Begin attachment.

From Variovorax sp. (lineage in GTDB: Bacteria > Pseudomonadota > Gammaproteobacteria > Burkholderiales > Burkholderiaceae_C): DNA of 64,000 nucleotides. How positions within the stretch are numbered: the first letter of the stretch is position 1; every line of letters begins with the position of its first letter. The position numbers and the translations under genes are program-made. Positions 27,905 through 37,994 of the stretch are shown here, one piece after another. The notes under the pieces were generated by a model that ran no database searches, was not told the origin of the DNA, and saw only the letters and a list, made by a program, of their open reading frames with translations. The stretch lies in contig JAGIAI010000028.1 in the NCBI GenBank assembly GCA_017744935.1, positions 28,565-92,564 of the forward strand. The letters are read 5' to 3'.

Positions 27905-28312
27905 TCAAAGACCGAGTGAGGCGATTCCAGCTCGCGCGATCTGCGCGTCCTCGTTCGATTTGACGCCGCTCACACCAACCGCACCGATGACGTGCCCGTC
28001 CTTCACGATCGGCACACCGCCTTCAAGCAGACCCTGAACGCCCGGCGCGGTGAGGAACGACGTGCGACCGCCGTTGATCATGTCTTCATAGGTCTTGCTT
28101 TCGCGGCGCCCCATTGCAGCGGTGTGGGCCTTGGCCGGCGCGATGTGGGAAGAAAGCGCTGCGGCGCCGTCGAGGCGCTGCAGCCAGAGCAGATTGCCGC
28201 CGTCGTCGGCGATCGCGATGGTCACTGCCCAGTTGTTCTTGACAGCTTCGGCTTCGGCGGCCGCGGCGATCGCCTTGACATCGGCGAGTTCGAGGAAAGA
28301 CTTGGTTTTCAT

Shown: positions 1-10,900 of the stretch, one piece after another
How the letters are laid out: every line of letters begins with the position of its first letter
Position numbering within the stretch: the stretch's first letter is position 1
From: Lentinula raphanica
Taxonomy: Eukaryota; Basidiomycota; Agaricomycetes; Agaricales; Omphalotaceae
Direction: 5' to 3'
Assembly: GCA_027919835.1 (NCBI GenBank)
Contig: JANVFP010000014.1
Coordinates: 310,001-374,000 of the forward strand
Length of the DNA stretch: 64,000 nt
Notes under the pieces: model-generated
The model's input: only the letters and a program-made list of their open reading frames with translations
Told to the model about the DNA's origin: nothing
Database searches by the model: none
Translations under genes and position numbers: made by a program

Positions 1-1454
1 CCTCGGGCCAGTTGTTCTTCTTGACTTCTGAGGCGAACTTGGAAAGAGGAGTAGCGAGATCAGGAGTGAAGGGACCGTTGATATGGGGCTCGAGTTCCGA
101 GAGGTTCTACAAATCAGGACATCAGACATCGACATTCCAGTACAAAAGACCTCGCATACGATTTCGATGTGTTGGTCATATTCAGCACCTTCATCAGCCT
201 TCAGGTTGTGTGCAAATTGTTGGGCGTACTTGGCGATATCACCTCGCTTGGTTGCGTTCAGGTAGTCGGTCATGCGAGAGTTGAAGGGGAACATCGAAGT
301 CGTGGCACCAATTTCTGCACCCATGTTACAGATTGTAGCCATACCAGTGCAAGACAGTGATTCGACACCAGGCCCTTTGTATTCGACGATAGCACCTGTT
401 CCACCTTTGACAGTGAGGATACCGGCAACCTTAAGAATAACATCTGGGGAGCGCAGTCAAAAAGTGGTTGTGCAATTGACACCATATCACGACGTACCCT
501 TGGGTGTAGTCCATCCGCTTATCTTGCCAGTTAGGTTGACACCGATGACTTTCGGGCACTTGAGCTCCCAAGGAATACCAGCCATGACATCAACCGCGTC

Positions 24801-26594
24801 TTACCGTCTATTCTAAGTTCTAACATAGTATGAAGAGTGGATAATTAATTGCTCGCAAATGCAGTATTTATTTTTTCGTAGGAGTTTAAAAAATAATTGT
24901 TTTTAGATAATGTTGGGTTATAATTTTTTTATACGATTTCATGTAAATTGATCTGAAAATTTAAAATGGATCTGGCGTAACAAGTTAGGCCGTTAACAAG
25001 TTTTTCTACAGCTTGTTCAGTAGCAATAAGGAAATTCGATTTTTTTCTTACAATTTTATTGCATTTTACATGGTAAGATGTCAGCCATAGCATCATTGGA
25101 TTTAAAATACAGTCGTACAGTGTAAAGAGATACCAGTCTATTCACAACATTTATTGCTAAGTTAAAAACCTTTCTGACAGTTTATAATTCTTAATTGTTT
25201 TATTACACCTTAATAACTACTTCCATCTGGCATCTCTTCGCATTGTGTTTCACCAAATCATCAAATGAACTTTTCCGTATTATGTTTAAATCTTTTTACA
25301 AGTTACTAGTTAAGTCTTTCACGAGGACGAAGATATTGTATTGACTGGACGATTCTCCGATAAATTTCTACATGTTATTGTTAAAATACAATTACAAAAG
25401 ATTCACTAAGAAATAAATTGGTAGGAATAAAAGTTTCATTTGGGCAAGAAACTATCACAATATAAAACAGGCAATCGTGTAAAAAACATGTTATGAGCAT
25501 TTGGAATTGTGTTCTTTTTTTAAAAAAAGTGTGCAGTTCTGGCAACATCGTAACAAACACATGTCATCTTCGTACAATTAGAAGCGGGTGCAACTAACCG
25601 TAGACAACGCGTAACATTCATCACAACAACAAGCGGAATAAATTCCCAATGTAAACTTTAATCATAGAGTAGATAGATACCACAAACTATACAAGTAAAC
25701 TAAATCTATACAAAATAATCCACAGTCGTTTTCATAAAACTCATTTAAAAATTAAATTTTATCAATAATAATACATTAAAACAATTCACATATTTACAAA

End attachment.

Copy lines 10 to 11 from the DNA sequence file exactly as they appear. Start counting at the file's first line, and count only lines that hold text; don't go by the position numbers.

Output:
Position numbering within the stretch: the stretch's first letter is position 1
From: Lentinula raphanica